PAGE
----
Once feared as poisonous and then considered a possible aphrodisiac, the “love apple” now adds its vivid color and delicious flesh to innumerable dishes. Like the potato, this fruit (which is generally treated as a vegetable) is a member of the nightshade family and is native to South America.
After finally gaining acceptance as a food in Europe and the United States, tomatoes became an inextricable part of many cuisines, especially those of the Mediterranean. In Italy, they are used to make sauce for pasta, pizza, and many other dishes. Sliced tomatoes are served with fresh mozzarella, basil leaves and balsamic vinegar to make a Caprese Salad (see “Earth Day Caprese Salad” recipe on this blogspot). Other recipes that depend on tomatoes for their character include minestrone, gazpacho, ratatouille, Greek salad and tomato soup. And, of course, tomatoes are a staple of New World cuisine from the American South’s fried green tomatoes to Texas’s chili con carne, from Latin America’s salsa cruda to (a personal favorite of mine) the “BLT”: bacon, lettuce and tomato sandwiches.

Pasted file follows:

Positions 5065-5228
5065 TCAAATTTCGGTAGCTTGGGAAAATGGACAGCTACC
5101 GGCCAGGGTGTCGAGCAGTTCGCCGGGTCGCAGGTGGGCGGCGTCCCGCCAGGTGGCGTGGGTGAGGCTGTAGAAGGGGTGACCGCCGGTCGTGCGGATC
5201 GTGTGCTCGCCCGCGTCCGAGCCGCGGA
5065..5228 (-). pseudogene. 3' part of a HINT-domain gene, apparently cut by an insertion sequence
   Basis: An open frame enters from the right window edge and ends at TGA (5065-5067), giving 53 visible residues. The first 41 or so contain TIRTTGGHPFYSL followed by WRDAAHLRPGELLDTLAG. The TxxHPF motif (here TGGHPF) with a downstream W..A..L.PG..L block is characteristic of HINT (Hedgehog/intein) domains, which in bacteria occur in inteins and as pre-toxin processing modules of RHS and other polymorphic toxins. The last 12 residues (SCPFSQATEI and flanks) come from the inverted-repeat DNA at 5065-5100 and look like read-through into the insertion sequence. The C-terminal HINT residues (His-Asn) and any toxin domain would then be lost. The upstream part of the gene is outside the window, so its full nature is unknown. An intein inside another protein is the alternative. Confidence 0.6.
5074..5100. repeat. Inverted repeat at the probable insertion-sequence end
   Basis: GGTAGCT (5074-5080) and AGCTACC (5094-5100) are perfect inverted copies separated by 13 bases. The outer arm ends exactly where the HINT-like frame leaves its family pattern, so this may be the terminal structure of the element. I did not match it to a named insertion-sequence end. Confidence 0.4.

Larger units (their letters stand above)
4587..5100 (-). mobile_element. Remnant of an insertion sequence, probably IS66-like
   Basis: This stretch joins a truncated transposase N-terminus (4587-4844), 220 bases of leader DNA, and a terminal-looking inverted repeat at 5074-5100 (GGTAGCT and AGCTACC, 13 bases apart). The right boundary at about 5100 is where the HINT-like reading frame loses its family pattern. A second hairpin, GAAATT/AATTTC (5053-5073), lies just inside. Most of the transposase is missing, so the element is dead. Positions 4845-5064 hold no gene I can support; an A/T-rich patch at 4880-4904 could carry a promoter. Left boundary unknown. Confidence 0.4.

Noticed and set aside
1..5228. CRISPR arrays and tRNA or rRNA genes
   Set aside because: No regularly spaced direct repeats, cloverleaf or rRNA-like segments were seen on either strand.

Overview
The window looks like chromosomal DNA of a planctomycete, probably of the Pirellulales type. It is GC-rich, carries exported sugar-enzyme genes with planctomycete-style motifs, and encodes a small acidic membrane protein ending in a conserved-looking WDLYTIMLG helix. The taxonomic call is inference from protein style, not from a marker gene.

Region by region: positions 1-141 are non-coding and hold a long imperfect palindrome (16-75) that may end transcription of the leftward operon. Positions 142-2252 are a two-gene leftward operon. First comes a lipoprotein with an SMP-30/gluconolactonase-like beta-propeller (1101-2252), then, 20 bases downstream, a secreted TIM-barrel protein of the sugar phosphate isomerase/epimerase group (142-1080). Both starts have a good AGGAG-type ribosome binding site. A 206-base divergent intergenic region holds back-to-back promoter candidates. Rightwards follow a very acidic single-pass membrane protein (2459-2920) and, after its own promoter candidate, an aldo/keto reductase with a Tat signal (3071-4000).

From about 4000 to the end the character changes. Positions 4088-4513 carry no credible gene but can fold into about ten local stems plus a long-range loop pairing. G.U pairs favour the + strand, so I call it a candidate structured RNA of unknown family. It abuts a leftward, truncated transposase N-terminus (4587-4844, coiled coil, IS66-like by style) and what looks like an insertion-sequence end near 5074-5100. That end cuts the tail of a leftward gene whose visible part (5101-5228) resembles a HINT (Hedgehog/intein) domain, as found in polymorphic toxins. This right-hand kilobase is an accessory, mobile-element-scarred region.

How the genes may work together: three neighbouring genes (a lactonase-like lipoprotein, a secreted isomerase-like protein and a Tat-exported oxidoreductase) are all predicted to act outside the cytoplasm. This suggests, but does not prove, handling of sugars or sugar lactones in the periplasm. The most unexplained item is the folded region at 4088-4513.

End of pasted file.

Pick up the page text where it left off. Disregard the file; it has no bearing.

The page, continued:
Today’s health conscious cooks know that, far from being poisonous, the tomato is high in vitamin C and cancer-fighting antioxidants. The tomato comes in a wide range of sizes, from tiny currant tomatoes no bigger than blueberries to fat beefsteaks up to 5 inches in diameter. The colors are varied, too, from white to purple black to reddish black, with green-striped zebra tomatoes. Dedicated gardeners have traced and reintroduced a number of heirloom tomatoes. Look for heirloom tomatoes in a wide variety of colors, size and other attributes.
Storing tomatoes: Most tomatoes, if left whole, should not be stored in a refrigerator. Store ripe, uncut tomatoes at room temperature for several days and the will ripen further. Although whole fresh tomatoes should not be refrigerated, cut tomatoes should be wrapped in plastic wrap or wax paper and then refrigerated.